Friday, February 26, 2010

NABHS 2010: I wish I was where?

I guess this started today, and I have to guess because the 2010 coverage of the North America Handmade Bike show has been quiet. If I light my pipe, pop in my monocle and put on my thinking cap, this minimal coverage might be because NAHBS is going on during in the midst of the Winter Olympics. But lack of news might also be due to the show being in Richmond, VA which means absolutely nothing to me in terms of bike culture (hey, I'm from Portland so you know the snob-factor is high). 

Even though NAHBS ticket sales on track to beat PDX's 2008 show, I have to wonder if the show and the industry in general have reached their zenith. Most of this wondering is due to the fact that I blew up my brain reading Niall Ferguson's piece in the latest Foreign Affairs (I get it just for the cartoons) on the cyclical nature of empire. The US might have sold more bikes than cars in 2009, but overall sales were still down. What does that mean for an industry that emphasizes handmade and craft, which usually translate into higher costs? If we want more people to own and ride bikes which type of bikes should the industry be growing? But maybe our economy needs to re-emphasize jobs that produce tangible goods, like these beautiful bikes. I don't know any big economics words to discuss this topic further so I'll end with my last conundrum of the day: since I'm not in Richmond, I won't get to purchase this wonderfully unnecessary espresso tamper from Chris King. So I'll have to figure which Chris King part (the bottom bracket, a hub or headset) I can substitute so I can comfortably drink my Stumptown espresso in a really tiny cup while wearing really tight jeans and then ride my fixie that has a really hard gear ratio.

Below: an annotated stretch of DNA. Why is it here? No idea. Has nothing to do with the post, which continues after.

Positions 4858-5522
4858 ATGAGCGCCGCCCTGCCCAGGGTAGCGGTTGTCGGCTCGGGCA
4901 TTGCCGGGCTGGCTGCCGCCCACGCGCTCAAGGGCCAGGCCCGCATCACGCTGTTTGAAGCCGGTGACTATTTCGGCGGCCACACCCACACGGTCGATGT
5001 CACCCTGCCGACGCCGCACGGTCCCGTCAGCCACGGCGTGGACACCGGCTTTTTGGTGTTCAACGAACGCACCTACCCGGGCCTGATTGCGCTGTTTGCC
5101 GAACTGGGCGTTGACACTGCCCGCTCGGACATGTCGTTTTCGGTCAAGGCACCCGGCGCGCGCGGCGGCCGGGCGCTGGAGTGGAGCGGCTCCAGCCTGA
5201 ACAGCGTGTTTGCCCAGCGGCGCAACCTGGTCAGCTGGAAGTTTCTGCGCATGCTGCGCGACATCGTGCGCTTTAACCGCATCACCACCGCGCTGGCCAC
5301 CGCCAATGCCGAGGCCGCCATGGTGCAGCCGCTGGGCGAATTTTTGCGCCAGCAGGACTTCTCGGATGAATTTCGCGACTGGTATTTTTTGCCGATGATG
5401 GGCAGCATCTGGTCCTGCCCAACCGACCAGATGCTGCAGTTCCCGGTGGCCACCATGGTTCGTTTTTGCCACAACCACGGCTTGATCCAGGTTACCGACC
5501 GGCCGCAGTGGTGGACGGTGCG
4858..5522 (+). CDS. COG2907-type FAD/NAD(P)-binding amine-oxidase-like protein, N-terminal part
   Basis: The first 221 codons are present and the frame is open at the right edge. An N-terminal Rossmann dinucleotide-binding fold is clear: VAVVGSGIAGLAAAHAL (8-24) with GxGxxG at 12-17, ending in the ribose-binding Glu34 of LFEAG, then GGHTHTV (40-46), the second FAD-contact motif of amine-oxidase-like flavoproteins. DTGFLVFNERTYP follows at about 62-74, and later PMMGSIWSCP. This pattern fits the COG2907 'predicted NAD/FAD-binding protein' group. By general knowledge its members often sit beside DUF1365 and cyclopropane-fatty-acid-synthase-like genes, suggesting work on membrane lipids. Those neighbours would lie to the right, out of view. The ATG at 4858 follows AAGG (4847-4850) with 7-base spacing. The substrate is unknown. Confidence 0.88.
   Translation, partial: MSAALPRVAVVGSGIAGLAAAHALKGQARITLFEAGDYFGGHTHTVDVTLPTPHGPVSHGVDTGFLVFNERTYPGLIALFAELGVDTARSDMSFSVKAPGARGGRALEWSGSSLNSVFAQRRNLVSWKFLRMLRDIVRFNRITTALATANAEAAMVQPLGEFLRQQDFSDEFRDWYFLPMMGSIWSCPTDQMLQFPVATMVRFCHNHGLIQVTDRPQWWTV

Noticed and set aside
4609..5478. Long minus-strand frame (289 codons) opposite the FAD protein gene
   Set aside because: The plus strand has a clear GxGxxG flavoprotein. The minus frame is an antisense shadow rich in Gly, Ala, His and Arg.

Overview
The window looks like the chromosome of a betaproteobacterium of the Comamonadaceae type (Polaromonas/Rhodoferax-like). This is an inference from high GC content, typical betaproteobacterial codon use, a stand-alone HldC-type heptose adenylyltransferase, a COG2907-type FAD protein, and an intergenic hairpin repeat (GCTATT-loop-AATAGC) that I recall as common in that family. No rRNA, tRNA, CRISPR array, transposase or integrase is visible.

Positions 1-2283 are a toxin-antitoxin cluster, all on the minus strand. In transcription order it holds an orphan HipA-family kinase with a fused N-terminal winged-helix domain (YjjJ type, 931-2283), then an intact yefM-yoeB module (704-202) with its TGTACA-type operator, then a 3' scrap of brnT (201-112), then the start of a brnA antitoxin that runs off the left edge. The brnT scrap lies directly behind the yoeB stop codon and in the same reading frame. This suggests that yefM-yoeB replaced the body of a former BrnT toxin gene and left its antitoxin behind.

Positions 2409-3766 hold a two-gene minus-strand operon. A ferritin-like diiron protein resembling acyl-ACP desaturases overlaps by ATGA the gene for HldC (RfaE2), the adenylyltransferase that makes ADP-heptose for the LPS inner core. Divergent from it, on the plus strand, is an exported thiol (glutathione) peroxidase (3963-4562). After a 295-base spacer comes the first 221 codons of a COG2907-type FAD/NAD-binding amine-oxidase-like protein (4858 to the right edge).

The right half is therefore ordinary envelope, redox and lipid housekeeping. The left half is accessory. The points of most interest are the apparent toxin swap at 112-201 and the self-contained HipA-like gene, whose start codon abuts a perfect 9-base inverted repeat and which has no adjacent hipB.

Riding around Reykavik

What better way to start off a blog than one of those "look-at-what-cool-thing-I-just-did?" Well, hell. I did do something cool and since I've only had one cup of coffee today, I don't have the creativity to think of something else.

I should have probably known better than to try cycling in a country that recommends fur parkas (like the ones this stylish Icelandic company make) over lycra for its preferred riding clothing. But taking a bike tour seemed like a great way to see Reykavik. Our guide's outfit was a hint about what the weather would be like.

Though we were told Iceland was in the midst of a "warm spell," the Arctic translation of "warm spell" was still bitter cold but with rain instead of snow. My inner Viking was not meant for biking. But we still held out for two hours we rode some cushy Trek Navigators around the city stopping at the requisite touristy places (churches, parliament) and then going to some off-the-beaten-path stops, like the University of Iceland and Bjork's small, black house.

And what do you do after you're done riding around Europe's most northern capital city? You can either go native and enjoy some grilled puffin or whale sushi, or keep your remember your home land with some junk food. We kept true to our roots.